John Peter Concato MD

Professor of Medicine (General Medicine); Director, Clinical Epidemiology Research Center, VA Connecticut HealthCare System

Research Interests

Screening, prognosis, and treatment strategies; Improving methods of research design and statistical analysis


Research Summary

As a general internist and clinical epidemiologist, I conduct research to address unanswered questions related to screening, prognosis, and treatment strategies, as well as to improve methods of research design and statistical analysis. This dual focus has involved a range of topics in both patient care and methodology; e.g., evaluating the effectiveness of medical interventions, identifying sources of bias in patient-oriented research, and assessing limitations of popular methods of statistical analysis.

Representative projects include evaluating the effectiveness of screening for prostate cancer, with corresponding refinement of observational methods for evaluating screening tests in general. Other projects have compared the results of observational studies and randomized trials, disputing prior claims of a simple "research design hierarchy." Ongoing work involves studies of prognosis in prostate cancer, and clarifying the use of multivariable analysis in patient-oriented research.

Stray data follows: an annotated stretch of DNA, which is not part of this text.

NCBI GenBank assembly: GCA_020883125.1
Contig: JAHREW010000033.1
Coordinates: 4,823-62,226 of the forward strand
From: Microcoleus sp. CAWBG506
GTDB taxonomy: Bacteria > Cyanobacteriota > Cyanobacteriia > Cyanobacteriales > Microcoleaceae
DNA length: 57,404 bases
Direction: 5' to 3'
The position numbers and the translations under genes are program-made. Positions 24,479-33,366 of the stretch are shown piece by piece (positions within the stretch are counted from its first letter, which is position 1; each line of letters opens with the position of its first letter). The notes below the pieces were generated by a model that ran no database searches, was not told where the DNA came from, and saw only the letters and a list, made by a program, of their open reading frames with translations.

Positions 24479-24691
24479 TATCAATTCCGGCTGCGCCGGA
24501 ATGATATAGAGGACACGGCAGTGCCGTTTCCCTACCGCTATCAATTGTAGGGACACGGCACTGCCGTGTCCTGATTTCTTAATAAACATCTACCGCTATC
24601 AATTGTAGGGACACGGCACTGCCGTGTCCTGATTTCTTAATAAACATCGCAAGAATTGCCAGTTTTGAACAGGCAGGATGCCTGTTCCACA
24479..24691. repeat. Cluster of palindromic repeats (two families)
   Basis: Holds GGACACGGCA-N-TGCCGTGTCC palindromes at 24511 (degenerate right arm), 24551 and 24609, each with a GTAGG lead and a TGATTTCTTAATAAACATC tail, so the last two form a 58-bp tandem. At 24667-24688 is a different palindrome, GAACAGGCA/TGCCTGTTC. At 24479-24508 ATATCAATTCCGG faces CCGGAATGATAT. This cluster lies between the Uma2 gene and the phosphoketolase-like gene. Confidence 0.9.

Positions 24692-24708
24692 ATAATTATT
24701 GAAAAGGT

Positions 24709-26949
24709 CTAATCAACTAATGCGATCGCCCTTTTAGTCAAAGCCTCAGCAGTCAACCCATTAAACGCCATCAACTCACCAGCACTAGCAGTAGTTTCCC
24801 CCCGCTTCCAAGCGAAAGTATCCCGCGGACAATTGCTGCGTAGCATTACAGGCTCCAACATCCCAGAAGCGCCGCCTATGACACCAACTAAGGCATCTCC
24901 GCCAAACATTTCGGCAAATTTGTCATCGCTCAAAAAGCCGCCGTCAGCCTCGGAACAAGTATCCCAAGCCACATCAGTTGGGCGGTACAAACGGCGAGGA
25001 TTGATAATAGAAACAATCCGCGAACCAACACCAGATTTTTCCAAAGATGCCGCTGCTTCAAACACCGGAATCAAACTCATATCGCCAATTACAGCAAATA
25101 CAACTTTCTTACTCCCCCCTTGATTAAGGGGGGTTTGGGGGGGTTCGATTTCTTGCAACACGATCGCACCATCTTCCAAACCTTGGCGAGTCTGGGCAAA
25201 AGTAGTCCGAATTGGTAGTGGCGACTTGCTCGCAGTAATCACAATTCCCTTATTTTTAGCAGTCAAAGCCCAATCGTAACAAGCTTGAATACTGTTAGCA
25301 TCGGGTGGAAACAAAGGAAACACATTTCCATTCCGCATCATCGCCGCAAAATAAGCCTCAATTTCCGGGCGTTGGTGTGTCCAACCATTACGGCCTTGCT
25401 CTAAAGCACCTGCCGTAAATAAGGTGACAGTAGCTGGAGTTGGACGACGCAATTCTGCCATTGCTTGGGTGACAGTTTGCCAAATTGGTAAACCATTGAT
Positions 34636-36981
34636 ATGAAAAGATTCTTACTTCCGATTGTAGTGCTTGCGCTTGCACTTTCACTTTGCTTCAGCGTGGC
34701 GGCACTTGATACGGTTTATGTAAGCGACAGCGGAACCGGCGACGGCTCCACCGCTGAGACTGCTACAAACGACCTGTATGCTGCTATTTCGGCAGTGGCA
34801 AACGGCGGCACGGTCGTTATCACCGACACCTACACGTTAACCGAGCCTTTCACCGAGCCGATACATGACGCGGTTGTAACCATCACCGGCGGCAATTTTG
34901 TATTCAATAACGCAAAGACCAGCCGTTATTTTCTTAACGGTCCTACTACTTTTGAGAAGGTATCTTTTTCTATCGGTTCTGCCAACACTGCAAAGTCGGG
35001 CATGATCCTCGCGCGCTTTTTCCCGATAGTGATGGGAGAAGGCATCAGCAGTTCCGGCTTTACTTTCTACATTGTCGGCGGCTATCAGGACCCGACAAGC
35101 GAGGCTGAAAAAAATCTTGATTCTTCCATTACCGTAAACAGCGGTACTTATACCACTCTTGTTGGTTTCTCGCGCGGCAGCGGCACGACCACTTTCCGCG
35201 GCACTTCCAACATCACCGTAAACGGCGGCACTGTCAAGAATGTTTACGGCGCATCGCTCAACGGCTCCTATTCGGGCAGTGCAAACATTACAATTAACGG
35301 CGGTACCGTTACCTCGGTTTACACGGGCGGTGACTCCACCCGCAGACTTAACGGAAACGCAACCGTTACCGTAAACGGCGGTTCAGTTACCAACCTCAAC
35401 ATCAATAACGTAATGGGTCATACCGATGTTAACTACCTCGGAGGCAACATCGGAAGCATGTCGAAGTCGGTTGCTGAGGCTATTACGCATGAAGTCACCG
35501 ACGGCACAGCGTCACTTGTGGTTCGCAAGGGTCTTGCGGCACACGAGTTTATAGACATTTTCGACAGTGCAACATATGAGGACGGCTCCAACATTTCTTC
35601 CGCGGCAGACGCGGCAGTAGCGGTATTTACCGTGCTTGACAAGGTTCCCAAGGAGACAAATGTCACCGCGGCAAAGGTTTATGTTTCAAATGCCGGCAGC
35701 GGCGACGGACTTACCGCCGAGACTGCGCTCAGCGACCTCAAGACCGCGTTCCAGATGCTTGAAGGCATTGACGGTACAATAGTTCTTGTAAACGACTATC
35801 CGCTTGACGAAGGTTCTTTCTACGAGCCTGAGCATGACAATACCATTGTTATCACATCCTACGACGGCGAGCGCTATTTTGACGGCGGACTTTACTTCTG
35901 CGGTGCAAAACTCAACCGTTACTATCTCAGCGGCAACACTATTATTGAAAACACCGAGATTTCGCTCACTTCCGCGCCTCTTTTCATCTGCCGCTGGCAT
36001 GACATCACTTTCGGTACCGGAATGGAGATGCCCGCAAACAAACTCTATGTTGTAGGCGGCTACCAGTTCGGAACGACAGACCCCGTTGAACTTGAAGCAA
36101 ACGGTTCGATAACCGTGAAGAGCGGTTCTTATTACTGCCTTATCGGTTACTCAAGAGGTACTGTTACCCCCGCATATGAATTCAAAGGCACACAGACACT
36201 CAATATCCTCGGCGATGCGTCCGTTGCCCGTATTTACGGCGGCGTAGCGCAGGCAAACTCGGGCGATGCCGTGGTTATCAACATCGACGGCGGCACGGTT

Selected Publications

  • Concato J, Jain D, Li WW, Risch HA, Uchio EM, Wells CK. Molecular markers and mortality in prostate cancer. BJU International (In press)
  • Concato J, Wells CK, Horwitz RI, Penson D, Fincke G, Berlowitz DR, Froehlich G, Blake D, Vickers MA, Gehr GA, Raheb NH, Sullivan G, Peduzzi P. The effectiveness of screening for prostate cancer: A nested case-control study. Arch Intern Med. 2006166:38-43.
  • Yaggi HK, Concato J, Kernan WN, Lichtman JH, Brass LM, Mohsenin V. Obstructive sleep apnea as a risk factor for stroke and death. N Engl J Med. 2005353:2034-2041
  • Concato J. Challenges in prognostic analysis. Cancer 200191:1607-1614.
  • Concato J, Shah N, Horwitz RI. Randomized, controlled trials, observational studies, and the hierarchy of research designs. N Engl J Med 2000342:1887-1892.

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